But only if you know how: the value of industry experience
As much as it pains me to say it I can’t pull any of the Apprentices apart today for their lack of business acumen and generally being morons (as I so love to do) because this week’s tasks was incredibly difficult and the fact that either of the teams made any profit at all is amazing really.
The difficulty lay in the fact that they were thrown into an industry where they had no experience and all the transferable business skills that they do have, while relevant, were simply no substitute for actual knowledge of this sector. Their task involved waste removal – finding waste that needed taking, assessing whether to charge for the service and if so, how much, identifying the waste that had value and could be sold, assessing how much it would cost to tip the non re-saleable waste, finding buyers for the waste that had a retail value and on top of that, the logistics of collecting and distributing that waste. Rather them than me!
High Risk Business Strategies
The candidates had little idea of the value of different materials other than a checklist and they were tasked with estimating the weight of items and identifying what they were. Being a TV show and not real life we all know of course that things are not fair and this was a perfect example. While Nick and Karen criticised Zoe and accusing her of ‘completely missing the point’ for attempting to charge to remove the waste from the two contracts lined up, the industry expert featured in the show and who appeared on The Apprentice: You’re Fired afterwards stated that in fact that was standard industry practice. It was only Team Logic’s high risk strategy of making no charge that resulted in Team Venture losing out. Had this risk not paid off (Venture won by just £6) I’m sure they would have being saying the exact same thing about them. I’m convinced that they film Nick and Karen both grimacing and nodding their heads over the shoulder of every business decision taken so that they can broadcast the appropriate one depending on the outcome!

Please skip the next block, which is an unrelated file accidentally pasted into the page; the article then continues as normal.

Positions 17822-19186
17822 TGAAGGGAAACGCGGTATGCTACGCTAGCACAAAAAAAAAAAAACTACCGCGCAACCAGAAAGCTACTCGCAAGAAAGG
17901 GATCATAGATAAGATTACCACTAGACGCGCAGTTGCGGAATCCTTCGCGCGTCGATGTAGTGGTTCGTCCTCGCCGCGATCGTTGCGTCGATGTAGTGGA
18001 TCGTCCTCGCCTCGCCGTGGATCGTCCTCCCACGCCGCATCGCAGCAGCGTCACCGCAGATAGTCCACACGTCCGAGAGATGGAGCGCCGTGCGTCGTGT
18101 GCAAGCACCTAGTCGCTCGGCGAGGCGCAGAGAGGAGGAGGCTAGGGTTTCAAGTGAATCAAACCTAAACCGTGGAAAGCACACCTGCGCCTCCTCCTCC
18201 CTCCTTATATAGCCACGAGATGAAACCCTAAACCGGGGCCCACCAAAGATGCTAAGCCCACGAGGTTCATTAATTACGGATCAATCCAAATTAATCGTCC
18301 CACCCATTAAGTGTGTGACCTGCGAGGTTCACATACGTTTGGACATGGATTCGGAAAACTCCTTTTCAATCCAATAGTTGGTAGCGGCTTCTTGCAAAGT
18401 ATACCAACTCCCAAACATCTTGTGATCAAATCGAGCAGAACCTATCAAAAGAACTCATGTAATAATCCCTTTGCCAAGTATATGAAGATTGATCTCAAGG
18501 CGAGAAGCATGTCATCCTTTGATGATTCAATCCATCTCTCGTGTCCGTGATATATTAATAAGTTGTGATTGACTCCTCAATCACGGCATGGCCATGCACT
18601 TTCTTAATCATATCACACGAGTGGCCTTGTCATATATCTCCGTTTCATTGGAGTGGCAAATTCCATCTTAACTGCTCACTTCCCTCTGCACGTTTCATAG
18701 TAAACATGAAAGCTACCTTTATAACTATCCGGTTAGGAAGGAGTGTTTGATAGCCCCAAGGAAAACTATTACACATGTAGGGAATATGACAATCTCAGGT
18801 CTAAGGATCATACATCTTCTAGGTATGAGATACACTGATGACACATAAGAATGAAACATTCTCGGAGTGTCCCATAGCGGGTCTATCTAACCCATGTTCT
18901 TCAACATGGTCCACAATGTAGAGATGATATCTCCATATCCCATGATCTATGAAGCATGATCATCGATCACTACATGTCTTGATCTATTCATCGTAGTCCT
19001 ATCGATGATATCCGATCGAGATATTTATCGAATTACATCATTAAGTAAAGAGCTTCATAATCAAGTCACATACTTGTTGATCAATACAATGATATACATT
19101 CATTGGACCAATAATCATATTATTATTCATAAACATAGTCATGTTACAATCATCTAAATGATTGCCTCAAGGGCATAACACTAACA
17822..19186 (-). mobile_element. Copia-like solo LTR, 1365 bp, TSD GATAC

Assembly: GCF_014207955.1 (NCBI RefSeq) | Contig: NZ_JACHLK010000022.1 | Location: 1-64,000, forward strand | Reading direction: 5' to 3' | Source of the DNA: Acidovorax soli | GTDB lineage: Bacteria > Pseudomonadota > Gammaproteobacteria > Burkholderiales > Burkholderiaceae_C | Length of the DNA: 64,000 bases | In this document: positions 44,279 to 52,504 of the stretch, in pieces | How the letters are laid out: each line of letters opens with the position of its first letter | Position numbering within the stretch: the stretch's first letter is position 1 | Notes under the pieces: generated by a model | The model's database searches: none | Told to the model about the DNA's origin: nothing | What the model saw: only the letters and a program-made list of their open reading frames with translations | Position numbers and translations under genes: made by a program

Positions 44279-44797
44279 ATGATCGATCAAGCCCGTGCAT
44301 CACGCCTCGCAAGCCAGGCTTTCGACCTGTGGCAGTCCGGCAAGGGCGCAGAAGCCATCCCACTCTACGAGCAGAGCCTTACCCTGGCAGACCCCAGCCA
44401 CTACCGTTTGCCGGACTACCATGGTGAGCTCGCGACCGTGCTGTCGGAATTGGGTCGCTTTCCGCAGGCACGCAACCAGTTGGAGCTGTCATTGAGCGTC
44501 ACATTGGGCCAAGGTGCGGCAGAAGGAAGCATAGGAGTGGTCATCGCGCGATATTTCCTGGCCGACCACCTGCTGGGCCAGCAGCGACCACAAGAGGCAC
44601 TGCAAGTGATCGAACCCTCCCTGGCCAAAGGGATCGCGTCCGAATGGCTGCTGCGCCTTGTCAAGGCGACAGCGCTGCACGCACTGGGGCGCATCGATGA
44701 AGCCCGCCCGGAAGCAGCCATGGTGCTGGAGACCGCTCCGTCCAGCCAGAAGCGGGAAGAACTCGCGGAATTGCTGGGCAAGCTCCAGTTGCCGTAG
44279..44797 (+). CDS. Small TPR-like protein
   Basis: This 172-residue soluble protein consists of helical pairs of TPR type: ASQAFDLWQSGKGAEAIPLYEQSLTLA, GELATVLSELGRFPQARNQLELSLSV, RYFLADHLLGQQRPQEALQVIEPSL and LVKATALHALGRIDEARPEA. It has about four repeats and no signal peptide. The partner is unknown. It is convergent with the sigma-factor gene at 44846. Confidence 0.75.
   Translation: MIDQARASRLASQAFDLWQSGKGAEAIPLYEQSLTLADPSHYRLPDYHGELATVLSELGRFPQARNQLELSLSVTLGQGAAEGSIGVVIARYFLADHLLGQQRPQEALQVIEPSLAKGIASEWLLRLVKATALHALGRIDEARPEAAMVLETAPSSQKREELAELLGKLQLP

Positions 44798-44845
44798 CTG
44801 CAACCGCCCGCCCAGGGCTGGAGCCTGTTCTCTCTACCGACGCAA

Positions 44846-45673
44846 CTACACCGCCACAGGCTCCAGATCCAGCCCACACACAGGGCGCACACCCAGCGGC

The Importance of Cost and Value
So, what lessons can we learn (other than don’t attempt to take on industries we know nothing about!)? The key learning points here are the importance of understanding both cost and value and I was actually pleased that someone on The Apprentice (Melody) has finally recognised that time = money – halleluyah! Based on the usual profit and loss reporting in the boardroom you’d think that all people in business provide their services for free with profits simply calculated on a basic revenue minus cost basis with no inclusion of staff costs at all. Both teams also vastly underestimated the time it would take to logistically provide the service and how much this would necessarily limit their activities. Therefore:
- Understand all costs involved – including labour costs
- Know the value of things and estimate it accurately
- Be clear about logistics and plan your time, focusing on the most profitable activities
Selling a Service
These things not only apply to businesses trading tangible products but to service based businesses such as myself. If you are effectively selling time you have to know the value of that time to your clients in terms of the benefits to them, have a clear understanding of how long things take to deliver (underestimating time needed will seriously reduce your hourly rate) and recognise that using your time incurs a cost to your business – improving efficiency being a perfect example of ‘waste removal’! (Too cheesy? Sorry!)